As the cost of prescription medication soars, consumers are increasingly taking generic drugs: low-cost alternatives to brand-name medicines. Often health insurance plans require patients to switch to generics as a way of controlling costs. But journalist Katherine Eban warns that some of these medications might not be as safe, or effective, as we think.
Eban has covered the pharmaceutical industry for more than 10 years. She notes that most of the generic medicines being sold in the U.S. are manufactured overseas, mostly in India and China. The U.S. Food and Drug Administration states that it holds foreign plants to the same standards as U.S. drugmakers, but Eban’s new book, Bottle of Lies, challenges that notion. She writes that the FDA often announces its overseas inspections weeks in advance, which allows plants where generic drugs are made the chance to fabricate data and results.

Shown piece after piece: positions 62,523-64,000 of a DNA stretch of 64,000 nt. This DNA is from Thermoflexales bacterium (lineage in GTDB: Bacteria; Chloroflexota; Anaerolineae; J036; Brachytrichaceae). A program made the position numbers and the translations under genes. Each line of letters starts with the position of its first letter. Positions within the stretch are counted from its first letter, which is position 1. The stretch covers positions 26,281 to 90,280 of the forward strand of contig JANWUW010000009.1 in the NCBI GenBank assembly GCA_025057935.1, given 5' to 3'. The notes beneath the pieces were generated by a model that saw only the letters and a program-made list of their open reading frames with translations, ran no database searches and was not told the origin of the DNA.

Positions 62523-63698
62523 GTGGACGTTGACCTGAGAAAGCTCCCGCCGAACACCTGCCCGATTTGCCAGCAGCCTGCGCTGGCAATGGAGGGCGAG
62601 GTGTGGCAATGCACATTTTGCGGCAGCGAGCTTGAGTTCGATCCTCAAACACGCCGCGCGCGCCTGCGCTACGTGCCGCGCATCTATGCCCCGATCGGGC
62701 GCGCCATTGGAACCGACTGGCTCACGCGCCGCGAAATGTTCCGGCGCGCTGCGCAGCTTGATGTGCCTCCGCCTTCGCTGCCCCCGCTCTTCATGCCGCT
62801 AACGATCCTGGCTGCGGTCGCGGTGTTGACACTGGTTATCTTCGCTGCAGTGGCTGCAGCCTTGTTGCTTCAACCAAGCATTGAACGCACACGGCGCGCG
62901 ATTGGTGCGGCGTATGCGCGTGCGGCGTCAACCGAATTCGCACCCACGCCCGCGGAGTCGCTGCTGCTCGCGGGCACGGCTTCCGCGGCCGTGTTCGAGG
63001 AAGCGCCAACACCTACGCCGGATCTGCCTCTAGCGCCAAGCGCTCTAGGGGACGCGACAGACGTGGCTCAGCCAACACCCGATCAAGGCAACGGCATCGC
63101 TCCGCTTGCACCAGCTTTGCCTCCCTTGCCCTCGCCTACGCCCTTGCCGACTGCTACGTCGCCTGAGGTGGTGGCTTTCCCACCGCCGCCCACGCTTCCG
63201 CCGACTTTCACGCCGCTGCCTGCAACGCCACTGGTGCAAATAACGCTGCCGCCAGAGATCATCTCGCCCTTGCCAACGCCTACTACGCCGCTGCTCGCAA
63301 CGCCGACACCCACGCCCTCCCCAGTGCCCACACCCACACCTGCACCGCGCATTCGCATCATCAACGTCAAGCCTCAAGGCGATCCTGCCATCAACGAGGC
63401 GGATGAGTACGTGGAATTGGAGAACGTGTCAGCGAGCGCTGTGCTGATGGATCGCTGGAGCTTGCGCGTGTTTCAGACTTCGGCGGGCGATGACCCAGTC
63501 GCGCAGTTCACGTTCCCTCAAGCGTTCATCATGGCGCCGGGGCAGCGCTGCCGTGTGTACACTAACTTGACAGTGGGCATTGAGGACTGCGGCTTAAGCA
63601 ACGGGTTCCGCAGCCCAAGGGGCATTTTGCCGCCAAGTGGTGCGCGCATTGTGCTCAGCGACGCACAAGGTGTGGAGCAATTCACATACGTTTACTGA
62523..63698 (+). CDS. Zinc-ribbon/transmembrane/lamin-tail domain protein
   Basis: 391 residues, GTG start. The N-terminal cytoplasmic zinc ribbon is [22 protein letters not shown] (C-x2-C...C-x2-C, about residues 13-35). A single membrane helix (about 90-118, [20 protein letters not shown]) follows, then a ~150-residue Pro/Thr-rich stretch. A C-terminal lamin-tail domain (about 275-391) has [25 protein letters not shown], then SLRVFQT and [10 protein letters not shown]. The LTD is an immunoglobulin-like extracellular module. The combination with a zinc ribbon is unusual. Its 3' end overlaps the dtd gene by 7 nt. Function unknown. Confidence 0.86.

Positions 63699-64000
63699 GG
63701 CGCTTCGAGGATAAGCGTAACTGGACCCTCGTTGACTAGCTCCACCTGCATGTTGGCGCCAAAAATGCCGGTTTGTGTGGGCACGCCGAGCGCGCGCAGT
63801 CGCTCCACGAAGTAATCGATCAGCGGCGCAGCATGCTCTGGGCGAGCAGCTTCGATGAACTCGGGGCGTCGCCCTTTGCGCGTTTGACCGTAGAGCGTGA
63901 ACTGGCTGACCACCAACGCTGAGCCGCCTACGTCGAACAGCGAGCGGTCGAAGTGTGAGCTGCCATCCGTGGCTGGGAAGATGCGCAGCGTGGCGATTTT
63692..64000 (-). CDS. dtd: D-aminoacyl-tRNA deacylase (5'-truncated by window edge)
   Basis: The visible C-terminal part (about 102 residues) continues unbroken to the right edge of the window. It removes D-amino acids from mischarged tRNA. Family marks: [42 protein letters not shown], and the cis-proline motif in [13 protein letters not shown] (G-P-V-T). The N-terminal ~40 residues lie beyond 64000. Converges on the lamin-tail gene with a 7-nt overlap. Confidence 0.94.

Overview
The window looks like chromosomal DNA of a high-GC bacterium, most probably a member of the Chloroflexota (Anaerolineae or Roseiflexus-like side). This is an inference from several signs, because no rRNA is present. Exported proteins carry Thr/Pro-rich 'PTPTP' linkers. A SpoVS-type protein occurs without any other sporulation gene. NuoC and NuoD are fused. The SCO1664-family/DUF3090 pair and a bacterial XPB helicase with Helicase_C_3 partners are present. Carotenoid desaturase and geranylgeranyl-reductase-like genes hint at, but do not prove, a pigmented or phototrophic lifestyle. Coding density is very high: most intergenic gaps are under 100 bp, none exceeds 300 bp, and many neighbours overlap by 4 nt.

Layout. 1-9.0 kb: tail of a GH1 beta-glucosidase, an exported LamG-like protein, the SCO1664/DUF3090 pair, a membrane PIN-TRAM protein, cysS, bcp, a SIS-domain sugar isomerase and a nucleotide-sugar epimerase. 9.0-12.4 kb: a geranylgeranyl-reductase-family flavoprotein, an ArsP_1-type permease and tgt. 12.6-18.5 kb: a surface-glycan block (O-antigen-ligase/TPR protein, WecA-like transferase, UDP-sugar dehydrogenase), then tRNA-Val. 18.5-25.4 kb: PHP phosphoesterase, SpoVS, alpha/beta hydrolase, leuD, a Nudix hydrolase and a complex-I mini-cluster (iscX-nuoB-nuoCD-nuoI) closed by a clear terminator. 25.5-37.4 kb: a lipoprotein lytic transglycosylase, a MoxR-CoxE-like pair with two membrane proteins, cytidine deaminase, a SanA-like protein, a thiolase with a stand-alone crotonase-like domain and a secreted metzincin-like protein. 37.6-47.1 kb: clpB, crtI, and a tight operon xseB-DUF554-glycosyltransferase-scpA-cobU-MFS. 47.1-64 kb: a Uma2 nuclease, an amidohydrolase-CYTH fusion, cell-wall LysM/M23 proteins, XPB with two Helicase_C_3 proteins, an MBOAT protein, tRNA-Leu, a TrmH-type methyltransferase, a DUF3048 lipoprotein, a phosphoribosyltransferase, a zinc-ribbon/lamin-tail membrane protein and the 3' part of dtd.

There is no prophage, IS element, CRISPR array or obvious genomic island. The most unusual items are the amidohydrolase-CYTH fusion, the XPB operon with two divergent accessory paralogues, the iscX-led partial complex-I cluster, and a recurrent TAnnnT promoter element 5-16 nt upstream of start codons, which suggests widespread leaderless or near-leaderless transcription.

Emergency room patients increasingly leave California hospitals against medical advice, and experts say crowded ERs are likely to blame.
About 352,000 California ER visits in 2017 ended when patients left after seeing a doctor but before their medical care was complete. That’s up by 57%, or 128,000 incidents, from 2012, according to data from the Office of Statewide Health Planning and Development.
Another 322,000 would-be patients left the emergency room without seeing a doctor, up from 315,000 such episodes in 2012.
Leaders at Ascension noticed that nearly 10% of patients in their hospitals who were diagnosed with sepsis died, five times the average mortality for all inpatients.
They decided to prioritize the goal of improving sepsis outcomes at all their hospitals during fiscal year 2019. That’s no easy task in a company with 151 hospitals in 21 states and the District of Columbia.
Sutter Health is partnering with a Medicare Advantage plan to serve more seniors in 2020.
The Sacramento-based health system said Tuesday that it’s starting a new partnership with Alignment Healthcare, which is expanding its Medicare Advantage service area into Northern California. Medicare Advantage plans are privately operated plans that contract with Medicare, the federal health program for seniors. Under the partnership, Sutter’s doctors and facilities will be “in-network” for the health plan.